For Tyesha Maddox, Ph.D., Caribbean migration is a personal topic; her mom is from St. Lucia and her dad’s family is from North and South Carolina.

“I was always really interested in migration and movement—why people move and what happens when they move and how they form community,” said Maddox, an associate professor in the African & African-American Studies department.

In her new book, A Home Away from Home: Mutual Aid, Political Activism, and Caribbean American Identity (University of Pennsylvania Press), Maddox explores those ideas, as well as the influence of organizations that supported Caribbean immigrants as they arrived in the U.S. around the early 1900s.

How did you come up with the idea for A Home Away from Home?

I knew that I wanted to work on some aspect of immigration or migration history for my Ph.D. [which she earned in 2016]. I started going to the Schomburg Center [for Research in Black Culture]in Harlem, and I found these records of Caribbean-American mutual aid societies. There were so many of them. I thought, “They’re really important. We should be talking about this.”

What did you learn from studying these mutual aid societies?

I realized that the societies were important for lots of reasons: helping migrants form community with each other and taking care of them in a time where there weren’t many outlets for Black immigrants.This is when we have a lot of segregationist laws in the U.S. toward Black people … and they’re not OK with that. They become really politically active. They’re fighting against anti-lynching laws. They’re fighting for better living conditions within New York City, better education. This is also the time where we have a lot of xenophobic immigration laws.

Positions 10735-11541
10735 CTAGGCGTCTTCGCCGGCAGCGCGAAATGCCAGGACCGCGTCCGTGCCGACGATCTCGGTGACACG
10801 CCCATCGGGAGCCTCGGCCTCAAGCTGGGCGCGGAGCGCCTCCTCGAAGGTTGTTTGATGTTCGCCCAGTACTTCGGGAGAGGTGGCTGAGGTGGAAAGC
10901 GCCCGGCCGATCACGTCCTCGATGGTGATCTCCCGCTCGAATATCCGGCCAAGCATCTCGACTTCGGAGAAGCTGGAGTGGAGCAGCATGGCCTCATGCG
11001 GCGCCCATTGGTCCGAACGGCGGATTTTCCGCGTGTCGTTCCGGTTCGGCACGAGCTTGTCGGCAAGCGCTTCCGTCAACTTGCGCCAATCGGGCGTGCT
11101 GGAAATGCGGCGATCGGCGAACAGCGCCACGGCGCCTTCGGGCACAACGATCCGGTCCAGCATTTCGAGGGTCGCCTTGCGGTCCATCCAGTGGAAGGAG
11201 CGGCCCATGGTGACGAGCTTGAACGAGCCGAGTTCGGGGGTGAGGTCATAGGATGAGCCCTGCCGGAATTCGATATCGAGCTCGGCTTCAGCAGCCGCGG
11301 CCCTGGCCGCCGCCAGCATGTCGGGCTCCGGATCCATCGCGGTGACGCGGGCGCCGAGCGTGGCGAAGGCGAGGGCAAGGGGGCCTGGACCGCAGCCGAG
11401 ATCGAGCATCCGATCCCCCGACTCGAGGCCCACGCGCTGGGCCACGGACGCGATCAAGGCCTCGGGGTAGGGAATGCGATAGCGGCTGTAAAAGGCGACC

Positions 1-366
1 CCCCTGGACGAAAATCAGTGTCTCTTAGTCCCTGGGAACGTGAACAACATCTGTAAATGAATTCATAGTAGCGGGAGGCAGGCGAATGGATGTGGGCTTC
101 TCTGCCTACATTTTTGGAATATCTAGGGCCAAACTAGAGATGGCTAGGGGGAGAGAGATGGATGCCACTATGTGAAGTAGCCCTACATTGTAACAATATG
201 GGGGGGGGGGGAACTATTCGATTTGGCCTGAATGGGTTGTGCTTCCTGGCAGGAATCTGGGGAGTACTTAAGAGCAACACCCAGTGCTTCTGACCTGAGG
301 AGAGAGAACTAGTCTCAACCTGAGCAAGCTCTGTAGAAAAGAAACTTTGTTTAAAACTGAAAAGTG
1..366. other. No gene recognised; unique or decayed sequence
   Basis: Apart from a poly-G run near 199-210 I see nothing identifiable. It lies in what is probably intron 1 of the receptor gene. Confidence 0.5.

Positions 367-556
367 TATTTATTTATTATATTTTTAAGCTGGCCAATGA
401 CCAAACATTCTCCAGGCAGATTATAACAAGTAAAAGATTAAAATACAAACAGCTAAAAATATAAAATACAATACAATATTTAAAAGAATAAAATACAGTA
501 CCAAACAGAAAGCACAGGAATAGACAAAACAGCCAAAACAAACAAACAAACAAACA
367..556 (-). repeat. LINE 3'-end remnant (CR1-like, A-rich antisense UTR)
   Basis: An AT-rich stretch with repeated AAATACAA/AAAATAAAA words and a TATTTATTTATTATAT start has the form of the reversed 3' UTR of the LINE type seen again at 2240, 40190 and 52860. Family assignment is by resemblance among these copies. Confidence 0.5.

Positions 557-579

What were some of the surprising parts of your research?

[These immigrants] are also still heavily involved in the politics of home—the political climate of the Caribbean, and what’s happening there. Globally, they’re also really invested in what’s happening in Africa. One of the key points that I look at is 1935 when Italy invaded Ethiopia; at this time, Ethiopia is the only country on the African continent that’s not colonized by European power. The whole African diaspora and all Black people around the world are looking at Ethiopia. And so these groups are raising money to send to Ethiopian troops. They’re sending supplies there. Some people are actually going to fight for the Ethiopian army. So not only are they invested in what was happening where they are, but they see themselves connected to Black people throughout the world.

How did you see those connections form through your research?

One of the things that I was really interested in is how Black identity is formed—even with my own family, we’re all Black, but there were differences. So how did they become Caribbean, because they start off as someone from Antigua or Jamaica, but then they become Caribbean in the U.S. At the same time, they’re also becoming Black, and they’re becoming African American. They’re living in the same neighborhoods with African American people, they’re in the same job positions.

What do you hope people take away from reading your book?

There aren’t a lot of books that study this early period of Caribbean immigration. We tend to talk about the period after 1960 when there’s this boom of migrants, but I’m really interested to show that there are Caribbean immigrants who were coming prior to that, who are part of the fabric of New York City history, of U.S. history. I’m excited this book is coming out during Black History Month, because we don’t always talk about Black migrants as part of that history. But they are. For instance—no one ever talks about Malcolm X’s Caribbean heritage and what that meant for him as a Black political leader in the U.S. I’m hoping that this helps people feel seen and represented in ways that they hadn’t been before.

This interview has been edited and condensed for clarity.